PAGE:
Mike

    Bookmark   August 18, 2013 at 11:51AM
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Dzitmoidonc(6)

Hey Mike, the beauty with C. caroliniana is that you never have to rake the leaves. They are small and fall off a little at a time and are incorporated in the growing grass.

I can tell your experience with trees that hold the leaves past the traditional raking time (Magnolia grandiflora falls into this category) is limited. The fact is, with all those species you never rake the leaves.

Since you are in the Great NW (love that area), you don't have a lot of trees that hold the leaves and so are not used to looking at them. Here in the East, there are quite a few trees with leaves in the winter, so the effect is not looking at dead trees, only trees that are in winter attire. White Oak, one of the worlds most useful trees, holds its leaves, as do many of the white oak clan (Swamp White Oak, Chinkapin Oak, Water Oak, etc).

The same story with American Beech, one of the truly great trees native to the U.S. An old Beech tree rivals anything else in the forest. The bark, the refined branches and of course the nut, all are qualities that go deeper than pretty flowers or a few weeks of fall color. The fact that it holds no value in some people's eyes doesn't erase all the other desirable qualities it has.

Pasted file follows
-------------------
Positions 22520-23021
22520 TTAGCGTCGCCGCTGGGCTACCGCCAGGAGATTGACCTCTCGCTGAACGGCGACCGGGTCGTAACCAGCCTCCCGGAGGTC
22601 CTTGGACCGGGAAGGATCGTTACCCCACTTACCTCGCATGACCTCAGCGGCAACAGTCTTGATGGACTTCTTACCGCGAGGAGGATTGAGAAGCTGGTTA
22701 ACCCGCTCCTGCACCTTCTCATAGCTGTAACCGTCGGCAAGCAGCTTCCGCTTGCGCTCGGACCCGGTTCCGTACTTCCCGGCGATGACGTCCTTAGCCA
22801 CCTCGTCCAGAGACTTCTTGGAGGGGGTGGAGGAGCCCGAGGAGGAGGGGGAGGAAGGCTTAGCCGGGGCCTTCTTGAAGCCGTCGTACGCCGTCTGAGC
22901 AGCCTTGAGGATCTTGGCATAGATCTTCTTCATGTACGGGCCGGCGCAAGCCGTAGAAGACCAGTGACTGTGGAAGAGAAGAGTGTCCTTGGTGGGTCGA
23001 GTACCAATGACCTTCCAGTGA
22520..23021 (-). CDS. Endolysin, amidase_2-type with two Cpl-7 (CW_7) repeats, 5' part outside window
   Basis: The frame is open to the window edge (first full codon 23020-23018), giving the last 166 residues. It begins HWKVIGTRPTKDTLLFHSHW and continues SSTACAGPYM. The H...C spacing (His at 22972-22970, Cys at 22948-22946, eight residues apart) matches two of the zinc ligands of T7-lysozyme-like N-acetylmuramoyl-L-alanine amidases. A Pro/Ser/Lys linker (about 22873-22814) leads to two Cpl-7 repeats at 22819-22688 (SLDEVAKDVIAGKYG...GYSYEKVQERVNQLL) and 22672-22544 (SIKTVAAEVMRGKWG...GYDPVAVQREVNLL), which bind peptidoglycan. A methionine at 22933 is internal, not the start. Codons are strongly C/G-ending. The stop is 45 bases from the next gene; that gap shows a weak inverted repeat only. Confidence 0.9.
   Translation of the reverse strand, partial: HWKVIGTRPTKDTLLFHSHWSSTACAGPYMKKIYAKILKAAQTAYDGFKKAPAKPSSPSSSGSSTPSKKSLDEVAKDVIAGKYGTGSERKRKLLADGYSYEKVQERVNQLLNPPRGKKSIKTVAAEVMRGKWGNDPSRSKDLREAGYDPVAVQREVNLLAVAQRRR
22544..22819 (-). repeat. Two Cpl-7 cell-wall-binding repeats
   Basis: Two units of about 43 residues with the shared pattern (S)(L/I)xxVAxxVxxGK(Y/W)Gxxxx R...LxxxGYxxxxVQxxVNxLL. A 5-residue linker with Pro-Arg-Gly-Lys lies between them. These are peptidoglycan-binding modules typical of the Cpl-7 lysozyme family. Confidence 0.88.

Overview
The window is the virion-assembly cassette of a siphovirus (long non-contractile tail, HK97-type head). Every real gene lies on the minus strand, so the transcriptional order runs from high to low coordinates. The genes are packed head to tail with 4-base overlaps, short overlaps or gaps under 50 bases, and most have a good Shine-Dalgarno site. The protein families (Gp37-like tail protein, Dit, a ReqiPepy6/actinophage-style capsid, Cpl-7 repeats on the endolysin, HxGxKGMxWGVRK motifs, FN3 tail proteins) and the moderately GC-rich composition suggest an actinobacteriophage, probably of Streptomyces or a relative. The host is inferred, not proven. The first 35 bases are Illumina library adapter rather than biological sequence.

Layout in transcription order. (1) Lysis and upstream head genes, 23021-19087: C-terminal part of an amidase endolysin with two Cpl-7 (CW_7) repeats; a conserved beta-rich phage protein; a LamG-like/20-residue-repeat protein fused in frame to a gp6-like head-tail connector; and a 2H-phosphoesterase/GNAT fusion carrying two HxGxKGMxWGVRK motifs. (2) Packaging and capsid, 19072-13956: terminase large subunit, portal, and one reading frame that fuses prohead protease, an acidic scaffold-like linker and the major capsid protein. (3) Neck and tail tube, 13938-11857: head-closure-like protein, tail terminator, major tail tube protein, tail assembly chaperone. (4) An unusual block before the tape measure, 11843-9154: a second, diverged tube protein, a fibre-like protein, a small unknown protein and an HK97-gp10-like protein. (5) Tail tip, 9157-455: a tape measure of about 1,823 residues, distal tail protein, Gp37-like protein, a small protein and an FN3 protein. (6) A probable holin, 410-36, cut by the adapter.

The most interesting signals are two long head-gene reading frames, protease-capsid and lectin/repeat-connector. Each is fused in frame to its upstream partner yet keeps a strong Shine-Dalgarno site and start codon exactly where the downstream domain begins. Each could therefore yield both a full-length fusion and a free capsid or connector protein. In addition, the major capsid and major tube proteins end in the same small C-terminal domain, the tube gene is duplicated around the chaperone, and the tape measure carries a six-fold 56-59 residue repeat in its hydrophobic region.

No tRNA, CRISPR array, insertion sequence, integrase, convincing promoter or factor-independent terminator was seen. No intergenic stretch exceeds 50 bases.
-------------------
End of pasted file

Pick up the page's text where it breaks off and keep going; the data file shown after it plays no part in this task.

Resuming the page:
I always encourage people to plant what is native to their area, so feel free to pass on the Eastern trees. If you are looking for something with color and flowers and fast growing, the big box nurseries will cater to you just fine.

    Bookmark   August 18, 2013 at 1:10PM
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botann(z8 SEof Seattle)

Hey Dzitmoidonc, I was with you until that last sentence. Uncalled for.
Mike

    Bookmark   August 18, 2013 at 3:09PM
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j0nd03

Its aight Mike. We know there are not a lot (any?) of "big box trees" in Mike's Paradise Botanical Haven. Why don't you throw a few of your fall eye candy pics up and show us the value of fall color ;-)

    Bookmark   August 18, 2013 at 3:35PM
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whaas_5a(5A SE WI)

Just a baby from last year. The leaves on mine fall off in November. As mentioned prior the fall color and ability to hold leaves in winter is quite variable.

    Bookmark   August 18, 2013 at 5:13PM
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greenlarry(UK 8/9)

Eur. Hornbeam is certainly not overplanted here in England! What IS overplanted where I live is purple norway maple!

    Bookmark   August 18, 2013 at 9:02PM
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Sara Malone Zone 9b